Self-described as "heavy pop," it's pretty incredible Sad Baxter is from Nashville and not Seattle. Their noisy aggression seems straight out of the '90s fog-and-flannel of Seattle, and their sweet vocal hooks are perfect for the modern indie pop of a coastal city.
We asked members of Sad Baxter to name some of their favorite albums. Their choices reflect obvious influences in their music: Nirvana's vocal dynamics, Weezer's power pop guitar work. But is obvious influence a bad thing? When the music is entertaining in its own right, regardless of whether or not you know who influenced it, I'd wager no. There are huge cues from grunge's sound style, mixed in with modern bedroom pop production and choruses. This leads to some beautifully conflicting musical moments, like a sweet and catchy melody leading into the vocals shouting, "I don't want to die, but I'd rather die than be with you."
See Sad Baxter at Bar Passe, 417 N. Fourth Ave. 7 to 9 p.m. Tuesday, Aug. 7. Free.
Live Through This
I've been consciously listening to rock albums since I was a child taking in my dad's collection of CDs, but I discovered Hole on my own, and it blew my mind when I brought this album home. I was obsessed with the dichotomy of prettiness and ugliness on this album. I loved all the pretty, ethereal sounding guitars before the distortion kicked in, and I loved Courtney Love's ability to go from sounding like someone who just wandered onstage and shyly found themselves in front of a microphone to sounding like this totally punk rock, confident, unapologetically ugly demander of everyone's attention.
Happy Birthday to Me
I had a hard time picking which Muffs album to include, but this one usually ends up being the one I listen to the most. Deezy was the first person to turn me on to them a few years ago and they kind of blew my mind. It filled a void in my musical digest that I didn't realize I had. Their combination of ear-worm melodies and smart, concise songwriting wrapped up in a guttural, distorted and punk package really checks all the boxes for me.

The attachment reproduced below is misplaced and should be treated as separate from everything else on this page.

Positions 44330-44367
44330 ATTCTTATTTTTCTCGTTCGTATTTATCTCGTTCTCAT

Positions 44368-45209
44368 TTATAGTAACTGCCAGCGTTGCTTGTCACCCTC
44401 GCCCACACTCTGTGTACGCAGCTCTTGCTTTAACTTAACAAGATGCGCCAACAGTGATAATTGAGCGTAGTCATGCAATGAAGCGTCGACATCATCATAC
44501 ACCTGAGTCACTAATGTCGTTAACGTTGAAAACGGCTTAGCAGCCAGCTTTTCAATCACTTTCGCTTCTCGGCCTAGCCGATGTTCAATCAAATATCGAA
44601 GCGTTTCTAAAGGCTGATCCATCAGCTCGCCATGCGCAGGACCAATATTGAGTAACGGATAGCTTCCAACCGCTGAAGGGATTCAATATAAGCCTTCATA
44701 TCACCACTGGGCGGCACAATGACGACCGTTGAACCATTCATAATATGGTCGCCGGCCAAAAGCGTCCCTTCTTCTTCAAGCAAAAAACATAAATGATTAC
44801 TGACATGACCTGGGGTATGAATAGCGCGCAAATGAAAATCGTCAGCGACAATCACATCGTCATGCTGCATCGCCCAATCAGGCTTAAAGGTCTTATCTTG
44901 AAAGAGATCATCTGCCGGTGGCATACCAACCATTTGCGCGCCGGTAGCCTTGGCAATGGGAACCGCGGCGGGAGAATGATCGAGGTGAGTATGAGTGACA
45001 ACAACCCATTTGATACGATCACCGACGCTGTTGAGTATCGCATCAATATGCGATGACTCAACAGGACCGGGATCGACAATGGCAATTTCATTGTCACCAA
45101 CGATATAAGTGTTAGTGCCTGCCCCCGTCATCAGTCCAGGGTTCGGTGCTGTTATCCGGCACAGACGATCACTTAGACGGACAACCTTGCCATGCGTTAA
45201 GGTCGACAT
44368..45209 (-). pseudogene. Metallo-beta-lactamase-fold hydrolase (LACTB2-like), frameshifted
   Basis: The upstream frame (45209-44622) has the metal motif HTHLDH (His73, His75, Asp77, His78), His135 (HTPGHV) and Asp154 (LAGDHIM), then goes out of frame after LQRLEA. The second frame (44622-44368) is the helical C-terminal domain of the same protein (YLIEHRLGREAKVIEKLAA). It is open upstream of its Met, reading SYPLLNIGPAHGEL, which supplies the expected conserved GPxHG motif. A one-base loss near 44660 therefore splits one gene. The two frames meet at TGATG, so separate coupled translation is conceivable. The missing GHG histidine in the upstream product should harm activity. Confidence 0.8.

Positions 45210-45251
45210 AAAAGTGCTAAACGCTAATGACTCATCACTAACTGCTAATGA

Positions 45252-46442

Nirvana was my first love and will most likely always be the most important band to me. I love everything they released, but In Utero is my perfect combination of catchy songs with simple melodies and in-your-face sounds. The drumming on this album is some of my all-time favorite. Kurt Cobain's melodies are killer, and his range from practically mumbling songs to his voice breaking and sounding insane inspired me more than I even realize most of the time. I also love what an outspoken feminist Cobain was, and touching on an uncomfortable, "taboo" topic of discussion with the song "Rape Me" was refreshing to me—to my poor mom's dismay as I sang along as a child.
This is one of those albums that I'll listen to and, at the start of each song, say "Ugh, I love this song so much." I know it's tired, but this was a huge album for me, and I don't think there there is a bad song on it. It's catchy, heavy, weird, honest, concise and smart. It has so much depth if you really dig in and analyze the song structure or the production, but at the same time you can just turn your brain off and sing along to song after song of pop-rock perfection. Also, in terms of drumming, Pat Wilson is definitely a huge influence in how I come up with parts for Sad Baxter.
Eight Arms To Hold You
When my parents would take me to our local record store, I'd tend to buy a couple CDs based off actually knowing about the band or album, and then I'd buy one based off sheer curiosity. This was one of the only times my random choice worked in my favor and, geez, did it ever. The guitars on this album are so thick and heavy, it blew my mind. I loved how shamelessly feminine the vocals were, in a time where it seemed like every popular loud band featured men. This band knew how to stack their harmonies tastefully, and I would say this album may have inspired me more than any other album I've ever listened to. I wrote my first real song at age 13, and listening back to it now I know I was totally trying to rip off Veruca Salt. I was very much of the "What Would Veruca Salt Do?" mindset when it came to melodies and harmonies.